“Dead Aid” Revisted. Guest Post by Jessie Rust-Smith

Dead Aid Revisited

One year later, does Zambian economist Dambisa Moyo’s call for the end of aid to Africa still hold sway when the World Bank’s Chief Economist for Africa is declaring Africa’s Successes?

Dambisa Moyo, a Zambian-born, Harvard and Oxford-educated economist, sparked significant controversy with her 2009 book Dead Aid.  In it, the former World Bank consultant, now a Goldman Sachs Global Economist and Strategist, asserts that the US$1 trillion in aid that has flowed to Africa in the last decades has in fact made Africans worse off: it has made “the poor poorer, and growth slower”1.  Among her many criticisms of aid are its resulting distortions in African markets, its ability to prop up weak and ineffective governments, and most importantly, its perpetuation of a vicious cycle of aid dependency.  She calls for an end to the crippling practice of aid to Africa.

Not surprisingly, representatives from all factions wanted to weigh in on the Dead Aid debate.  ONE, the not-for-profit founded by Bono, claimed that the end of aid to Africa would result in the deaths of millions of people currently benefiting from aid-funded programs2.  Some development experts claimed her analysis lacked “analytical rigour,”3 or lacked nuance,4 while others applauded her bold stance.5

But what is perhaps most interesting now in terms of African aid, over a year after the release of Dead Aid, are recent comments made both by World Bank President Robert Zoellick and the World Bank’s Chief Economist for Africa, Shantayanan Devarajan, declaring respectively “the end of the third world”6 and the “success of Africa.”7   Are we to believe this is the end of African poverty?  Never mind if aid is benign or malign, is it now irrelevant?  Bearing in mind that both of these men are part of the largest multilateral aid organization in the world, such a conclusion might be premature.  However, their assertions provide a good opportunity to revisit Moyo’s claims about the causes of Africa’s poor economic performance and her prescriptions for positive change.  The ongoing effects of the global financial crisis, and the recent decisions stemming from the Toronto G-8/G-20 meetings will also be factored into this reevaluation of the Dead Aid thesis.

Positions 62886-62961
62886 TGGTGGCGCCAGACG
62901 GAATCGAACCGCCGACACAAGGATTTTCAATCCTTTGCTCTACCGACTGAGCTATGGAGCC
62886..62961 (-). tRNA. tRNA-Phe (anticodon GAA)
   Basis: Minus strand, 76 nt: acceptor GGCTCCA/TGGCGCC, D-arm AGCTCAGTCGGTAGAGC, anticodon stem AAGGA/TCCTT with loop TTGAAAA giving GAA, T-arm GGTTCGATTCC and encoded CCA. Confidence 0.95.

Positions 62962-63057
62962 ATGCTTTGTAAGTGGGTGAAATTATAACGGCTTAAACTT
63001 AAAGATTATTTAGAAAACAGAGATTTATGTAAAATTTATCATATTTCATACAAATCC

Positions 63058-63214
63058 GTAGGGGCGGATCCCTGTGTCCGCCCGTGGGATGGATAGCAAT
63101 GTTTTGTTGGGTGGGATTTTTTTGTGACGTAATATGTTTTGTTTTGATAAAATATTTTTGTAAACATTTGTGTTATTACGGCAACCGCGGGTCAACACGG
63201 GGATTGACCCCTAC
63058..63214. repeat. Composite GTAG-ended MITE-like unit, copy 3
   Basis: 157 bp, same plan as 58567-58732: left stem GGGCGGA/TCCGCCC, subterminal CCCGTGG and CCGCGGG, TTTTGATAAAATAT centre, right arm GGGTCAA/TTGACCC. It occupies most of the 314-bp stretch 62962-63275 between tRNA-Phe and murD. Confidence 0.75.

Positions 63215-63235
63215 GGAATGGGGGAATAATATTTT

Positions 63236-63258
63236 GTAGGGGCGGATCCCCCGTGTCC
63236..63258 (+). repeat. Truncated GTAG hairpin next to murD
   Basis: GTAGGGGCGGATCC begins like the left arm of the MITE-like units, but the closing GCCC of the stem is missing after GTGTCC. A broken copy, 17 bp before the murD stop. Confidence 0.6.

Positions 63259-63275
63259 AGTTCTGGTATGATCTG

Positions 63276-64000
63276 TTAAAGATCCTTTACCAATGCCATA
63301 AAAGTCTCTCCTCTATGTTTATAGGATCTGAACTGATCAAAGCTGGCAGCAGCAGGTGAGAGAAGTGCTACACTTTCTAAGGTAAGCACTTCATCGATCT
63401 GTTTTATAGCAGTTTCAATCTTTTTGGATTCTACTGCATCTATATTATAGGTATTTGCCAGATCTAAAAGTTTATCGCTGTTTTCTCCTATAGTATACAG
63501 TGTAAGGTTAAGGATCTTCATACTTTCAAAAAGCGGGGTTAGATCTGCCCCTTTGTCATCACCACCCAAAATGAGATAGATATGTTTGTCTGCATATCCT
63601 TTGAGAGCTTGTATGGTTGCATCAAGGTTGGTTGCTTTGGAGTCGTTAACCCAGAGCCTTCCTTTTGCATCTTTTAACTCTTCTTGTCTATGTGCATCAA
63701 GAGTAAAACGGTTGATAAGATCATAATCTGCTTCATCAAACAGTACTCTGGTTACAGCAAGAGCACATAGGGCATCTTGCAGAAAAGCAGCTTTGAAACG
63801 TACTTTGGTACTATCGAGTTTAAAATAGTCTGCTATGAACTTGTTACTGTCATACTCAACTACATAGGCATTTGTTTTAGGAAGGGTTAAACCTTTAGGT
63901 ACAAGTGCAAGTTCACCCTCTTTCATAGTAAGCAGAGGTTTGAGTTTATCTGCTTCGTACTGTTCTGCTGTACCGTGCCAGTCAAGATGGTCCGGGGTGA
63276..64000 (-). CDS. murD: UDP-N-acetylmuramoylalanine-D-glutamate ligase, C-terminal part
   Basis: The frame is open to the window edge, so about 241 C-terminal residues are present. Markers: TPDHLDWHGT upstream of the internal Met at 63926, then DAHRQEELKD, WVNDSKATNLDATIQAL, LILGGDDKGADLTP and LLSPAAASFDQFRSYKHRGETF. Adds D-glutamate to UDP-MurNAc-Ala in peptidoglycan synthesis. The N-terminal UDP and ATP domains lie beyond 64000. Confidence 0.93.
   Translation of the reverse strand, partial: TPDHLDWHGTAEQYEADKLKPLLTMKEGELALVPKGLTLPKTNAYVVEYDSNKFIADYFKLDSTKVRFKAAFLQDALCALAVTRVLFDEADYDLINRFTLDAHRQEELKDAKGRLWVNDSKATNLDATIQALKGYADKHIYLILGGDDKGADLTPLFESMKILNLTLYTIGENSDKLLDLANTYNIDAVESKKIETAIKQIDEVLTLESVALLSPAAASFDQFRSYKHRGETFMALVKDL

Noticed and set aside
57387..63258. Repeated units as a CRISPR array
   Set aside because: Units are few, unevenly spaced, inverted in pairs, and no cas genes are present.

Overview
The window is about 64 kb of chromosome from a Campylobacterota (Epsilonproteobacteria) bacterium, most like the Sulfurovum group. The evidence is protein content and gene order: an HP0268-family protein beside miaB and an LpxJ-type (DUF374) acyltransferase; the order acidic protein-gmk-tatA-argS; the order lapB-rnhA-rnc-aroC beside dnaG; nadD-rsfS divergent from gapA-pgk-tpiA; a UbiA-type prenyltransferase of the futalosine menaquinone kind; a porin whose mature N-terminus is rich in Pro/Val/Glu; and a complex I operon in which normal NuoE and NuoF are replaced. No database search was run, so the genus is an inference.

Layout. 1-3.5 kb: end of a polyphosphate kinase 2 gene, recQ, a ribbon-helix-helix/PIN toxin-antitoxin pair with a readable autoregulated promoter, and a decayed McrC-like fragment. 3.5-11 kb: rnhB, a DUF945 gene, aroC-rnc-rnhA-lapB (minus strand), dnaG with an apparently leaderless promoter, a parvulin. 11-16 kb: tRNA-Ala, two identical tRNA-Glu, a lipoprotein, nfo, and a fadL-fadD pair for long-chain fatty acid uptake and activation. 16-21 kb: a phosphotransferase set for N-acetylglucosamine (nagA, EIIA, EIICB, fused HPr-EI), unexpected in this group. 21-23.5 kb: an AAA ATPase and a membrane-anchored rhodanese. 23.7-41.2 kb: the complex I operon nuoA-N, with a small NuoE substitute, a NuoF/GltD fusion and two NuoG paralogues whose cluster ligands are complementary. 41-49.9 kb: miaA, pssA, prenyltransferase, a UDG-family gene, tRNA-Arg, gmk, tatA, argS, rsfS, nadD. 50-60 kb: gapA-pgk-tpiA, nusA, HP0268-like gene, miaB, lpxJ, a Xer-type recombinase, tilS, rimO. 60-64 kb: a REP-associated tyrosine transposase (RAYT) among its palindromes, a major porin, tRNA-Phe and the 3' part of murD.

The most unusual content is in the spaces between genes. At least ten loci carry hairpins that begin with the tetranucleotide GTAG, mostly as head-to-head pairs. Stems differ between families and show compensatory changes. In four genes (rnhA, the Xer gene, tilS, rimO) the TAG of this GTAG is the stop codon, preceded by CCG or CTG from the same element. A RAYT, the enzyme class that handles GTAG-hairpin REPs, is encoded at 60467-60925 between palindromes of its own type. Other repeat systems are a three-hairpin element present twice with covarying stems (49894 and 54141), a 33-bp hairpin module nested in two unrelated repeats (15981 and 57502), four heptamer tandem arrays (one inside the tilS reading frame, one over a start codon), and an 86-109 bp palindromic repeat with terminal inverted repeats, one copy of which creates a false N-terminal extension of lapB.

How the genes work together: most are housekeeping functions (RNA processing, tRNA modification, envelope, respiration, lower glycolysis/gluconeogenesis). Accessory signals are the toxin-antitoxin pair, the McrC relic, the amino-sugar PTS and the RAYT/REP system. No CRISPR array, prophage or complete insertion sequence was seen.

Africa on aid: Better or Worse?

For a simple fact that one would assume would be easy enough to prove concretely, it is astounding that there can still be disagreement over whether Africa is in fact faring better or worse in GDP per capita terms since the advent of aid.  Moyo claims in Dead Aid that in Africa the real per capita income today is lower than it was in the 1970s.8 Conversely, Devarajan states on his blog: “recent growth in Africa has been reducing the poverty rate by one percentage point a year”9; and Zoellick has stated that Sub-Saharan Africa (and South Asia) could grow by over six percent over the next five years.10  Unsurprisingly, picking and choosing from the wealth of data can work in favour of aid critics and supporters alike.  It lends credence to former World Bank director of research Paul Collier’s labeling of research on aid effectiveness as “shambolic”.11

But Moyo is not a prophet of a doomed continent, rather she recognizes there have been progressive strides in Africa’s economic development, notably annual growth rates of around 5 percent12–the same sort of “successes” being touted by the World Bank and IMF today.13 Moyo attributes this growth to rising commodity prices, strong macroeconomic fundamentals, and the emergence of good governance practices in many countries.  Similarly, Devarajan cites as causes for the spurring of African successes: “stronger leadership, better governance, and improving business climate, innovation, market-base solutions, a more involved citizenry, and an increasing reliance in home-grown solutions.”14 If they are both pointing to the same good news stories, where is the disconnect?   Ultimately, Moyo says, while these improvements are all well and good, they are still overshadowed by the myriad problems of African underdevelopment, problems that she directly attributes to aid.